Discrimination becomes illegal in the workplace when an employer refuses to hire, demotes, fires, or otherwise mistreats a worker because of his or her race, sex, sexual orientation, gender identity, age, medical condition, or other protected category under federal or California law.
In California, employment discrimination is regulated on the federal level by the Equal Employment Opportunity Commission (EEOC), and on the state level by California’s Department of Fair Employment and Housing (DFEH).
The DFEH regulates the Fair Employment and Housing Act (FEHA), which applies to both public and private employers with five or more employees. Most of the federal discrimination laws apply to employers with 15 or more employees.
All employers, no matter how large or small, must comply with the regulations pertaining to equal pay for men and women. The federal laws pertaining to age discrimination apply to employers with 20 or more employees.
Laws Protecting Employees Against Workplace Discrimination
Certain state and federal laws prohibit employment discrimination based on race, color, religion, national origin, age, gender, or disability. Some of these laws include:
- Title VII of the Civil Rights Act of 1964 (Title VII) protects employees against employment discrimination based on race, color, national origin, sex, gender identity, sexual orientation, or religion. This law applies to all phases of employment, including hiring, determining promotions and raises, granting transfers and assignments, and making decisions regarding discipline and termination.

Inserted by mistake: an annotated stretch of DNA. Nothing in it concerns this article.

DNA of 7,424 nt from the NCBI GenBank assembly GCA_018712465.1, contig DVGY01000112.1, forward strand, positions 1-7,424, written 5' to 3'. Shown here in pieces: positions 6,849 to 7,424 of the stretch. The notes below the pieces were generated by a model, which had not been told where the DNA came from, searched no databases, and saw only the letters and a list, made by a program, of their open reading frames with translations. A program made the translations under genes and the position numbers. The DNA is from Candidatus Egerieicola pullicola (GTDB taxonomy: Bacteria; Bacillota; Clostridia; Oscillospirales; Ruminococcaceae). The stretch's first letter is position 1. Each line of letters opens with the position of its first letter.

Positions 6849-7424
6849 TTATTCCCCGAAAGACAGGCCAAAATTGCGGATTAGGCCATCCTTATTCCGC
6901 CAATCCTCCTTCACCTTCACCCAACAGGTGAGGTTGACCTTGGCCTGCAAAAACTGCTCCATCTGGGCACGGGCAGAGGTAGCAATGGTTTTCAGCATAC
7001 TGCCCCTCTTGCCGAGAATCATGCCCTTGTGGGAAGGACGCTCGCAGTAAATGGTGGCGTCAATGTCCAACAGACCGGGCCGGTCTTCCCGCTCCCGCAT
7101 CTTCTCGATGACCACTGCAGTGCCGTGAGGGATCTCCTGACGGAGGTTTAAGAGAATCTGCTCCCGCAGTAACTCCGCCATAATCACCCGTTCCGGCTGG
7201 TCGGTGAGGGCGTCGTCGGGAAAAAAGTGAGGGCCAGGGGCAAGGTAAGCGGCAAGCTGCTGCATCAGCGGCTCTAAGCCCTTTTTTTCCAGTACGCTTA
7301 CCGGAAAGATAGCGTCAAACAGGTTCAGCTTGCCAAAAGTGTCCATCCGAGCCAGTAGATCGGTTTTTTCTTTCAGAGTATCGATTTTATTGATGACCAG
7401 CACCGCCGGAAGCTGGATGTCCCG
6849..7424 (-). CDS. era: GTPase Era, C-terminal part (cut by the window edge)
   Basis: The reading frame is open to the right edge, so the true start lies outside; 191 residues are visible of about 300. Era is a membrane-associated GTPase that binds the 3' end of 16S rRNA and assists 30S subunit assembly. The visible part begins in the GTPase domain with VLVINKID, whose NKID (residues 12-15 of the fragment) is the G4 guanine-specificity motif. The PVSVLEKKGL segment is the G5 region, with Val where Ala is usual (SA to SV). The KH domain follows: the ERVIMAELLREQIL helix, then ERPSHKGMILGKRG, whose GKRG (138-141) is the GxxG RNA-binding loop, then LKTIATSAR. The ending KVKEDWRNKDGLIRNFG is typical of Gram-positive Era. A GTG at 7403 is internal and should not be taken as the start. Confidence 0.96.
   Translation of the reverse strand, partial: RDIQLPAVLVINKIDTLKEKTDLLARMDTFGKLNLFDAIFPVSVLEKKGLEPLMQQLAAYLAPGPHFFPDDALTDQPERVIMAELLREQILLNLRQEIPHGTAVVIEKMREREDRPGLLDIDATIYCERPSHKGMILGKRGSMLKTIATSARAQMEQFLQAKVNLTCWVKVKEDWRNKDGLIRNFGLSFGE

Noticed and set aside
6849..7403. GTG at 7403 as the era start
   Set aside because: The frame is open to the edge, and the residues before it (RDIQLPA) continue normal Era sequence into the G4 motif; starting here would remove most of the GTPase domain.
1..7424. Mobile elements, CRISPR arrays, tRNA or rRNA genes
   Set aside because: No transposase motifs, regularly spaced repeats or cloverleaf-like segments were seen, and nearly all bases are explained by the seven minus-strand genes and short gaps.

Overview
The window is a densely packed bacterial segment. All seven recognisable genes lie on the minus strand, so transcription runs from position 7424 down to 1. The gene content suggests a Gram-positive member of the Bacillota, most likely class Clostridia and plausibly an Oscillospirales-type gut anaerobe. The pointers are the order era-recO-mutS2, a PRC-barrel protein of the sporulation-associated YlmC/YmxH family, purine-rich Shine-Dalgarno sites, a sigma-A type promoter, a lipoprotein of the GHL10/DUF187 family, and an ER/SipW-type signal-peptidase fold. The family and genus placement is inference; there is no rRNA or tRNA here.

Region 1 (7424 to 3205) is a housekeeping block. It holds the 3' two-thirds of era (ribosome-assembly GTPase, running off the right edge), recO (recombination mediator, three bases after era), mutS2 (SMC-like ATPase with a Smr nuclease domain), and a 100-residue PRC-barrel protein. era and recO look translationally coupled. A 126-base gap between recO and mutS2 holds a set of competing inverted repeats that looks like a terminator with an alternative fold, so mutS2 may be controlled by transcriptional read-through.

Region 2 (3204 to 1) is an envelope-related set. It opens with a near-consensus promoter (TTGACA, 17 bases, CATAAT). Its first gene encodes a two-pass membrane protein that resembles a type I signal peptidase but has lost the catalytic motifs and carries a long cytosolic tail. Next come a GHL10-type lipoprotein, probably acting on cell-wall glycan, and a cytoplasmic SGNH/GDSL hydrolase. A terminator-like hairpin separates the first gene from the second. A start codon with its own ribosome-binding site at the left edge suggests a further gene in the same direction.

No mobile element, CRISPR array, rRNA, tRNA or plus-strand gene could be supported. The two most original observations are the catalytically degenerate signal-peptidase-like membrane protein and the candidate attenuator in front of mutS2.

- The Americans with Disabilities Act (ADA) protects a qualified individual who has a disability from discrimination so long as he or she can perform the essential functions of their job with or without reasonable accommodation.
- The Age Discrimination in Employment Act (ADEA) protects employees who are at least 40 years old from age-based job discrimination.
- The Pregnancy Discrimination Act (PDA) prohibits discrimination against employees based on pregnancy, childbirth, or related medical conditions. The PDA requires employers to treat pregnancy the same as they would any other medical condition in terms of their leave policies, health insurance, etc.
In addition to these laws, courts have recognized other causes of action for discriminatory workplace behavior.
Examples of Workplace Discrimination
Workplace discrimination happens much more often than one would think and can manifest itself in several ways, including, but not limited to:
- Failing to hire a person
- Demoting an employee
- Denying an employee’s promotion or advancement
- Reducing an employee’s pay
- Reducing benefits
- Forcing an employee to quit
- Transferring an employee to an unfavorable job assignment
- Terminating or firing an employee
An employee has a viable claim against their employer for job discrimination if their employer took any of the above actions against them and those actions were motivated in whole or in part by discrimination.
Experienced California Employment Discrimination Attorneys
If you believe your employer unlawfully discriminated against you in the workplace, contact Glick Law Group for a free consultation. Our law firm has extensive experience successfully representing clients throughout California in employment discrimination cases.